To evaluate the association between prior invasive gynecologic procedures and the risk of subsequent abnormally invasive placenta (ie, placenta accreta, increta, and percreta).
We conducted a population-based data linkage study including all primiparous women who delivered in New South Wales, Australia, between 2003 and 2012. Data were obtained from linked birth and hospital admissions with a minimum lookback period of 2 years. Prior procedures invasive of the uterus were considered including gynecologic laparoscopy with instrumentation of the uterus; hysteroscopy, including operative hysteroscopy; curettage, including suction curettage and surgical termination; and endometrial ablation. Modified Poisson regression was used to determine the association between the number of prior gynecologic procedures and risk of abnormally invasive placenta.
Eight hundred fifty-four cases of abnormally invasive placenta were identified among 380,775 deliveries included in the study (22.4/10,000). In total, 33,296 primiparous women had at least one prior procedure (8.7%). Among women with abnormally invasive placenta, 152 (17.8%) had undergone at least one procedure compared with 33,144 (8.7%) among women without abnormally invasive placenta (P<.01). After adjustment, the relative risk was 1.5 for one procedure (99% CI 1.1–1.9), 2.7 for two procedures (99% CI 1.7–4.4), and 5.1 for three or more procedures (99% CI 2.7–9.6). Abnormally invasive placenta was also positively associated with maternal age, socioeconomic advantage, mother being Australia-born, placenta previa, hypertension, multiple births, use of assisted reproductive technology, and female fetal sex.
Women with a history of prior invasive gynecologic procedures were more likely to develop abnormally invasive placenta. These insights may be used to inform management of pregnancies in women with a history of gynecologic procedures.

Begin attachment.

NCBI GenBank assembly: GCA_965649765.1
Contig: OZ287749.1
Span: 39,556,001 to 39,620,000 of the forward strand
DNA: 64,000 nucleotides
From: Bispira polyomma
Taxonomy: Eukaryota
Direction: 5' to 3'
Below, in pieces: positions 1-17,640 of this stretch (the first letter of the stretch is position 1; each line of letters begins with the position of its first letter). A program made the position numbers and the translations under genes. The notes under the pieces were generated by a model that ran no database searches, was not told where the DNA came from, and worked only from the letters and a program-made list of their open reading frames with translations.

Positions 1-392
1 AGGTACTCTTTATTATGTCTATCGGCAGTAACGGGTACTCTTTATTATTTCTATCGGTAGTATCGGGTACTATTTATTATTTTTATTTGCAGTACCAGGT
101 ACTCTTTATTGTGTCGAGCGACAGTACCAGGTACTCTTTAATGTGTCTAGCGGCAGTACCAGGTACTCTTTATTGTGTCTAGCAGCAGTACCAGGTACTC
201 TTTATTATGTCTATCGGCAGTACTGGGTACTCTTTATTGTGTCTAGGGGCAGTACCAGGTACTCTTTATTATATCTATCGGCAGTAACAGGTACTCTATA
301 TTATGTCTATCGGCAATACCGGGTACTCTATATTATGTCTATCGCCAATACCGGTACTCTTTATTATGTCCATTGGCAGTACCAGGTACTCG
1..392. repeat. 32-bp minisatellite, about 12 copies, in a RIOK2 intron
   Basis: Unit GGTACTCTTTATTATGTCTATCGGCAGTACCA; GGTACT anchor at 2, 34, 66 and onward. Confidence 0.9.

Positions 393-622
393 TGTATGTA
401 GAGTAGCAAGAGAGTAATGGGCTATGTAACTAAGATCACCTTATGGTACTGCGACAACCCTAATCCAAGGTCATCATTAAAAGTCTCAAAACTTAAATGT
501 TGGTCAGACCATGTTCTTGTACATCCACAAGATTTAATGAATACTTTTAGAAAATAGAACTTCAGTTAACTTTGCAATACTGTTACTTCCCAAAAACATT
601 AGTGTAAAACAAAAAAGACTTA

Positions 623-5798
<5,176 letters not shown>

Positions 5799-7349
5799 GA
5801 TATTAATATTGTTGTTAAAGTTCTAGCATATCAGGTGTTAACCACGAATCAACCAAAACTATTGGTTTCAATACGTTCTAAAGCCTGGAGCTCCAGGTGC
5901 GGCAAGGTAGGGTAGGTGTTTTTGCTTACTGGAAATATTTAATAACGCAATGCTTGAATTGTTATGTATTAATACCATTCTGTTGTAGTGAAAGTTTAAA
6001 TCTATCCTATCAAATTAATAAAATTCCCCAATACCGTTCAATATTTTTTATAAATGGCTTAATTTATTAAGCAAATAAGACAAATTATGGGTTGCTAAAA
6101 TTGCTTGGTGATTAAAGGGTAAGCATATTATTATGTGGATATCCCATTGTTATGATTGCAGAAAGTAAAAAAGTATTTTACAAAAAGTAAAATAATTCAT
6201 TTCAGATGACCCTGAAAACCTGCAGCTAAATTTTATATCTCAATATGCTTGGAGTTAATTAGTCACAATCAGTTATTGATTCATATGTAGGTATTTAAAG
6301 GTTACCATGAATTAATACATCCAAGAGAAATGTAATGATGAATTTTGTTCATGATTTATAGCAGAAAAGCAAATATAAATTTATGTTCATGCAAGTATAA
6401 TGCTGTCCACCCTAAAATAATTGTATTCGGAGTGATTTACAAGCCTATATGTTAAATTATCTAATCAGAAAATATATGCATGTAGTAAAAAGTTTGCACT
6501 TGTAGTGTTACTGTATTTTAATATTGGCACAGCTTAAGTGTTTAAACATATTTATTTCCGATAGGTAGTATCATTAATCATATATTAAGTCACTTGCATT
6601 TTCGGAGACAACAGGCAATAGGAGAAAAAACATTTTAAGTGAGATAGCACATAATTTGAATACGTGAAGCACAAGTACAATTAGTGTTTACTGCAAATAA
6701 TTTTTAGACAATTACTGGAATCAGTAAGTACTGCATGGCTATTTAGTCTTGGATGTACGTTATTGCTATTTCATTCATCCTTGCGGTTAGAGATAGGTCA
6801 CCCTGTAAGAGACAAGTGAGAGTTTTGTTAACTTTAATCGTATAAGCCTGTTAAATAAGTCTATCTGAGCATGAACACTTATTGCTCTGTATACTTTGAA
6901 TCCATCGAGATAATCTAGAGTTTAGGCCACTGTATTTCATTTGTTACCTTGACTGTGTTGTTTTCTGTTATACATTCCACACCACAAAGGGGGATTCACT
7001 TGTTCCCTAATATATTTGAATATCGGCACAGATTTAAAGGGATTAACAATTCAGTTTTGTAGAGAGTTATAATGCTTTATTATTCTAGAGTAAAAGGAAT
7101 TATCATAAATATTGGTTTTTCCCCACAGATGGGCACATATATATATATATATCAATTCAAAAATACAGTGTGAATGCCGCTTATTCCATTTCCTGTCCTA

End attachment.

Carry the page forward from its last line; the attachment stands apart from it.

Primiparous women with a history of invasive uterine procedures have an increased risk of abnormally invasive placenta, and the risk increases with number of prior procedures.
Clinical and Population Perinatal Health Research, Kolling Institute, Northern Sydney Local Health District, St. Leonards, New South Wales, the Biostatistics Training Program, New South Wales Ministry of Health, North Sydney, Sydney Medical School Northern, University of Sydney, New South Wales, the Department of Obstetrics and Gynaecology, Royal North Shore Hospital, St. Leonards, New South Wales, the School of Public Health and Community Medicine, UNSW Sydney, New South Wales, and the Sydney School of Public Health, University of Sydney, New South Wales, Australia.
Corresponding author: Heather J. Baldwin, PhD, New South Wales Ministry of Health, 73 Miller Street, North Sydney, 2065, NSW, Australia; email: email@example.com.
Funded by National Health and Medical Research Council grants (#1001066, #1094822). Heather J. Baldwin and Siranda Torvaldsen were funded through a New South Wales (NSW) Ministry of Health Population Health and Health Services Research Support Program grant. Jane B. Ford is supported by an ARC Future Fellowship (#FT120100069). Heather J. Baldwin is supported by the NSW Biostatistics Training Program.
Financial Disclosure The authors did not report any potential conflicts of interest.
The authors thank the NSW Ministry of Health for access to the population health data and the NSW Centre for Health Record Linkage for linking the data sets.
Each author has indicated that he or she has met the journal's requirements for authorship.